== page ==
Even on vacation, Trump sows confusion about his foreign policy Hunter Walker 3 hours ago 2:190:282:480:332:262:40Trump sends another warning to North Korea WASHINGTON — It’s been a week of walk backs from the White House after President Trump took questions from reporters at his golf club in New Jersey about some sensitive foreign policy issues.On Friday, a National Security Council official told Yahoo News that Trump was “being sarcastic” the day before in saying he was “very thankful” Putin had ordered a reduction of hundreds of employees, including diplomats and support staff, in U.S. missions in Russia.“The president was being sarcastic. We take seriously Moscow’s unwarranted actions against our personnel and diplomatic properties, and we are exploring our response options,” the official said, echoing remarks by White House spokeswoman Sarah Sanders.The official also praised American diplomatic personnel in Russia and blamed the Kremlin’s “interference in our election and treatment of our diplomats” for starting a “negative trend in our relationship.”“Our diplomats at our embassy in Moscow and three consulates serve with great distinction and courage,” the official said, adding, “Along with our Russian employees, they face harassment and intimidation as they seek to manage a troubled bilateral relationship and deepen our ties with the Russian people. The president and the secretary of state value their tremendous work and salute them.”It was the second time in a week that Trump’s comments required a cleanup effort from administration officials. Trump previously raised the possibility of military action against North Korea during one of his working-vacation question and answer sessions, a position that led to multiple clarifications from State Department officials.Alexander Vershbow, who served as ambassador to Russia and to South Korea under President George W. Bush, told Yahoo News that the messages Trump sent from his golf club seemed “incoherent” and could cause serious risks. Vershbow, who also served as deputy secretary general of NATO and an assistant secretary of defense under President Barack Obama, said clear communications are particularly important in foreign relations.“In diplomacy, but also in the kind of signaling that you have to conduct against a potential military adversary, you’ve got to be very precise on what your red lines are, and that certainly hasn’t been the case,” Vershbow said of Trump.Officials from both the National Security Council and the State Department did not respond to requests for comment from Yahoo News asking if they believe the president is articulating a clear posture toward North Korea and Moscow.Trump addressed the diplomats’ expulsion from Russia in an availability with reporters on Thursday as he continued a working vacation at his Garden State golf course. The president said there was “no real reason” for the diplomats to return to Russia and expressed gratitude to Putin for helping him save money. Trump’s 2018 budget proposed slashing 29 percent from the State Department.“I want to thank him because we’re trying to cut down our payroll, and as far as I’m concerned, I’m very thankful that he let go of a large number of people because now we have a smaller payroll,” Trump said.The president’s comments immediately drew the attention and scrutiny that has surrounded every aspect of his relationship with Russia in light of the U.S. intelligence community’s conclusion the Kremlin interfered in last year’s election to aid Trump. There are currently multiple investigations into whether Trump’s campaign team colluded with Russia. Trump has repeatedly expressed doubts Russia intervened in the election and, when he signed off on the sanctions bill that provoked Putin’s order, he issued a statement calling them “seriously flawed” and criticizing Congress for limiting his ability to negotiate with Moscow.“It’s nice to belatedly hear that it was in jest or being sarcastic, but it didn’t sound that way on delivery,” Vershbow said of Trump’s comments, adding, “But we’ll give him the benefit of the doubt on that one.”Trump addressed the expulsion of diplomats in Russia during one of two availabilities he held with reporters in New Jersey on Thursday. The president has not had an extensive interaction with the press corps at the White House since February. An official told Politico that Trump made the decision to take questions on Thursday and did not give his staff much advance notice.Trump was similarly loquacious on Tuesday when he engaged reporters and vowed to respond to North Korean threats against the U.S. with “fire and fury like the world has never seen.” That comment provoked a flurry of contradictory responses from the Trump administration.Aides later described the president’s remarks on North Korea as “unplanned and spontaneous.” Some officials and experts who spoke to Reuters on condition of anonymity suggested Trump’s impromptu escalation of rhetoric toward North Korea was unhelpful and could hamper diplomatic efforts.Secretary of State Rex Tillerson explained the president’s comments by saying Trump was speaking in language the North Korean regime “would understand” since diplomatic efforts haven’t been successful thus far. But Tillerson also seemed to temper Trump’s fiery remarks when he said the American people “should sleep well at night” without fear of a potential military conflict. On Wednesday, State Department spokeswoman Heather Nauert further said there was no contradiction between Tillerson’s comments and Trump’s.”We are all singing from the same hymnbook,” Nauert said.However, in a subsequent interview on Thursday, deputy assistant to the president Sebastian Gorka cast doubt on that assertion. Gorka suggested Tillerson was not qualified to discuss the administration’s position on potential military action in North Korea.“You should listen to the president; the idea that Secretary Tillerson is going to discuss military matters is simply nonsensical,” Gorka said.After Gorka’s comment made headlines, he suggested he was being misconstrued. Gorka told Fox News he was admonishing reporters from the “fake news-industrial complex“ for trying “to force our chief diplomat … to give details of military options” that are outside of his purview. Gorka did not respond to multiple requests for comment from Yahoo News.Trump further complicated the administration’s position on North Korea during one of his two press availabilities on Thursday when he said his “fire and fury” remark may not have been “tough enough.” When asked what could be tougher than “fire and fury,” the president was coy.“We’ll see,” Trump said.Vershbow, the veteran diplomat, said Trump’s comments seem to “open the door to possible military action just in response to North Korean rhetorical threats” or a test or missile launch in the vicinity of the American territory of Guam. He noted that this posture contradicts what other American officials have said, that the U.S. would not take preemptive military action against North Korea. The danger, Vershbow said, is that Trump’s comments do not give the North Korean regime clear “red lines.”“The language certainly is open to many interpretations, and that’s risky when you’re dealing with a very insecure regime in Pyongyang,” Vershbow said.Vershbow said some of the experts on North Korean policy he communicates with are “alarmed” by the situation while others see a “glimmer of strategy” from Trump. Vershbow allowed that Trump’s comments could be a strategic attempt to apply “political pressure” on North Korea to de-escalate its rhetoric and nuclear missile testing program. He also suggested the tough talk could push North Korea’s top ally, China, to do more to implement sanctions against the regime. However, Vershbow was decidedly pessimistic about the possibility there was a well thought out rationale behind Trump’s remarks.“It’s hard to know whether this is part of some diabolically clever plan to put the heat on China by basically scaring the hell out of them,” Vershbow said, later adding, “It’s hard to be sure whether it’s that well coordinated. It looks rather incoherent to me.”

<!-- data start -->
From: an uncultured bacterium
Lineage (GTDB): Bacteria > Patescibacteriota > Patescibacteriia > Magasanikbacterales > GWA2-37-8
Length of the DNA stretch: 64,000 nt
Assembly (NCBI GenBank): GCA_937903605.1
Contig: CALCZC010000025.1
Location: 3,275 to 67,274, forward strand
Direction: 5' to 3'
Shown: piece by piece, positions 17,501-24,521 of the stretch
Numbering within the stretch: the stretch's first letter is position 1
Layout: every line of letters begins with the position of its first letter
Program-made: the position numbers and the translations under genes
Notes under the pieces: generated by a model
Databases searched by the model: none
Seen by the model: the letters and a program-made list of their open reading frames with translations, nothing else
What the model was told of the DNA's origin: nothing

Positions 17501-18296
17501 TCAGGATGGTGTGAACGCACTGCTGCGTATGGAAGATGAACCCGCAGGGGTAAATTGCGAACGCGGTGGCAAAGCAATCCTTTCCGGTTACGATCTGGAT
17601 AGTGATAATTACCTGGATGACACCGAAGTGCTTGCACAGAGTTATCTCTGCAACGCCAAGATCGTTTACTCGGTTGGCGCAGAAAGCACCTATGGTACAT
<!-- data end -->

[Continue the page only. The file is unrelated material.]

Trump: If North Korea attacks US, it ‘will regret it fast’ Associated Press Get the app Despite Trump’s threats, U.S. military doesn’t seem set for war BEDMINSTER, N.J. — President Donald Trump on Friday issued fresh threats of swift and forceful retaliation against nuclear North Korea, declaring the U.S. military „locked and loaded” and warning that the communist country’s leader „will regret it fast” if he takes any action against U.S. territories or allies.The warnings came in a cascade of unscripted statements throughout the day, each ratcheting up a rhetorical standoff between the two nuclear nations. The president appeared to draw another red line that would trigger a U.S. attack against North Korea and „big, big trouble” for its leader, Kim Jong Un. Trump’s comments, however, did not appear to be backed by significant military mobilization on either side of the Pacific, and an important, quiet diplomatic channel remained open.”If he utters one threat in the form of an overt threat — which by the way he has been uttering for years and his family has been uttering for years — or he does anything with respect to Guam or anyplace else that’s an American territory or an American ally, he will truly regret it and he will regret it fast,” Trump told reporters at his New Jersey golf resort.Asked if the U.S. was going to war, he said cryptically, „I think you know the answer to that.”The compounding threats came in a week in which longstanding tensions between the countries risked abruptly boiling over. New United Nations sanctions condemning the North’s rapidly developing nuclear program drew fresh ire and threats from Pyongyang. Trump responded by vowing to rain down „fire and fury” if challenged. The North then threatened to lob missiles near Guam, a tiny U.S. territory some 2,000 miles from Pyongyang.Tough talk aside, talks between senior U.S. and North Korean diplomats continue through a back channel previously used to negotiate the return of Americans held in North Korea. The talks have expanded to address the deterioration of the relationship. They haven’t quelled tensions, but could be a foundation for a more diplomacy, according to U.S. officials and others briefed on the process. They weren’t authorized to discuss the confidential exchanges and spoke on condition of anonymity.Trump on Friday sought to project military strength, only dialing back slightly throughout the day.He began with a morning tweet: „Military solutions are now fully in place, locked and loaded, should North Korea act unwisely. Hopefully Kim Jong Un will find another path!”He later retweeted a posting from U.S. Pacific Command that showed B-1B Lancer bomber planes on Guam that „stand ready to fulfill USFK’s #FightTonight mission if called upon to do so.” Such declarations, however, don’t indicate a new, more aggressive posture. „Fight tonight” has long been the motto of U.S. forces in South Korea to show they’re always ready for combat on the Korean Peninsula.Trump declined to explain the boast of military readiness when asked by reporters later in the day at an event highlighting workforce development programs. He also brushed away calls for caution from world leaders, including Germany’s Angela Merkel.”I don’t see a military solution and I don’t think it’s called for,” Merkel said Friday, declining to say whether Germany would stand with the U.S. in a military conflict with North Korea. She called on the U.N. Security Council to continue to address the crisis.”I think escalating the rhetoric is the wrong answer,” Merkel added.”Let her speak for Germany,” Trump said, when asked about the comment. „Perhaps she is referring to Germany. She’s certainly not referring to the United States, that I can tell you.”By evening, after a briefing with top advisers and standing next to his secretary of state and U.N. ambassador, Trump suggested diplomacy could yet prevail.”Hopefully it’ll all work out,” Trump said. „Nobody loves a peaceful solution better than President Trump.”The president said he intended to speak Friday evening with China’s President Xi Jinping, whom he has pushed to pressure North Korea to halt a nuclear weapons program that is nearing the capability of targeting the United States.Faced with perhaps his biggest international crisis as president, Trump has responded with an abundance of swagger and a lot of words. He’s held a series of freewheeling press conferences with reporters, answering complex and delicate questions apparently off the cuff. On Friday, he veered from North Korea to comments on politics. He even suggested he would consider military action against Venezuela, puzzling his military planners.Trump announced he planned to hold another press conference in Washington Monday.Behind the threats, U.S. officials insist there has been no new significant movement of troops, ships, aircraft or other assets to the region other than for long scheduled military exercises with South Korea.American and South Korean officials said the exercises would happen as planned this month. North Korea claims they’re a rehearsal for war.As it is, the U.S. has a robust military presence in the region, including six B-1 bombers in Guam and Air Force fighter jet units in South Korea, plus other assets across the Pacific Ocean and in the skies above. Military options range from nothing to a full-on conventional assault by air, sea and ground forces. Any order by the president could be executed quickly.The U.S.-South Korea exercises are an annual event, but they come as Pyongyang says it’s readying a plan to fire off four medium-range missiles toward Guam, a U.S. territory and major military hub. The plan would be sent to Kim for approval just before or as the U.S.-South Korea drills begin.Called Ulchi-Freedom Guardian, the exercises are expected to run Aug. 21-31 and involve tens of thousands of American and South Korean troops on the ground and in the sea and air. Washington and Seoul say the exercises are defensive in nature and crucial to deterring North Korean aggression.__Associated Press writer Eric Talmadge contributed from Seoul, South Korea. Associated Press writers Josh Lederman, Matthew Pennington and Lolita C. Baldor in Washington contributed to this report.
Senate GOP rallies behind McConnell in feud with Trump JULIE BYKOWICZ and ERICA WERNER,Associated Press 6 hours ago